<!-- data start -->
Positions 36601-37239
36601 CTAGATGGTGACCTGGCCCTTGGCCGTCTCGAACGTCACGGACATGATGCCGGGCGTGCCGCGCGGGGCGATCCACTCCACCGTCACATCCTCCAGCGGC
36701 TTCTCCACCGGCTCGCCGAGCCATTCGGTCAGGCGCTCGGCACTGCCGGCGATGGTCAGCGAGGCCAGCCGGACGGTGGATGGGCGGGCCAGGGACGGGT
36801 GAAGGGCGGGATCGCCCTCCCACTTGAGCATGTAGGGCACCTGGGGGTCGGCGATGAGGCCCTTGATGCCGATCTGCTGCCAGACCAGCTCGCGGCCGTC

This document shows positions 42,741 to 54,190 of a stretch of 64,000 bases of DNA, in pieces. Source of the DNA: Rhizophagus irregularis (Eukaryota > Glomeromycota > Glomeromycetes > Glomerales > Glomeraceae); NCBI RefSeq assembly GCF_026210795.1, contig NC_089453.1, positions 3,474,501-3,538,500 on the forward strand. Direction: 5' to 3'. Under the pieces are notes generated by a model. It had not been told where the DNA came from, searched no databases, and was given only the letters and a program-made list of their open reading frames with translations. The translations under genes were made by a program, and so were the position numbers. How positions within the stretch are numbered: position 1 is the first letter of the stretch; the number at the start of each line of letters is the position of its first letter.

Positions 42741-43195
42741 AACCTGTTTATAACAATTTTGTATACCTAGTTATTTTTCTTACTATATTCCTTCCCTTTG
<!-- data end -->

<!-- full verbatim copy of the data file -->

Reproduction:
Positions 36601-37239
36601 CTAGATGGTGACCTGGCCCTTGGCCGTCTCGAACGTCACGGACATGATGCCGGGCGTGCCGCGCGGGGCGATCCACTCCACCGTCACATCCTCCAGCGGC
36701 TTCTCCACCGGCTCGCCGAGCCATTCGGTCAGGCGCTCGGCACTGCCGGCGATGGTCAGCGAGGCCAGCCGGACGGTGGATGGGCGGGCCAGGGACGGGT
36801 GAAGGGCGGGATCGCCCTCCCACTTGAGCATGTAGGGCACCTGGGGGTCGGCGATGAGGCCCTTGATGCCGATCTGCTGCCAGACCAGCTCGCGGCCGTC

This document shows positions 42,741 to 54,190 of a stretch of 64,000 bases of DNA, in pieces. Source of the DNA: Rhizophagus irregularis (Eukaryota > Glomeromycota > Glomeromycetes > Glomerales > Glomeraceae); NCBI RefSeq assembly GCF_026210795.1, contig NC_089453.1, positions 3,474,501-3,538,500 on the forward strand. Direction: 5' to 3'. Under the pieces are notes generated by a model. It had not been told where the DNA came from, searched no databases, and was given only the letters and a program-made list of their open reading frames with translations. The translations under genes were made by a program, and so were the position numbers. How positions within the stretch are numbered: position 1 is the first letter of the stretch; the number at the start of each line of letters is the position of its first letter.

Positions 42741-43195
42741 AACCTGTTTATAACAATTTTGTATACCTAGTTATTTTTCTTACTATATTCCTTCCCTTTG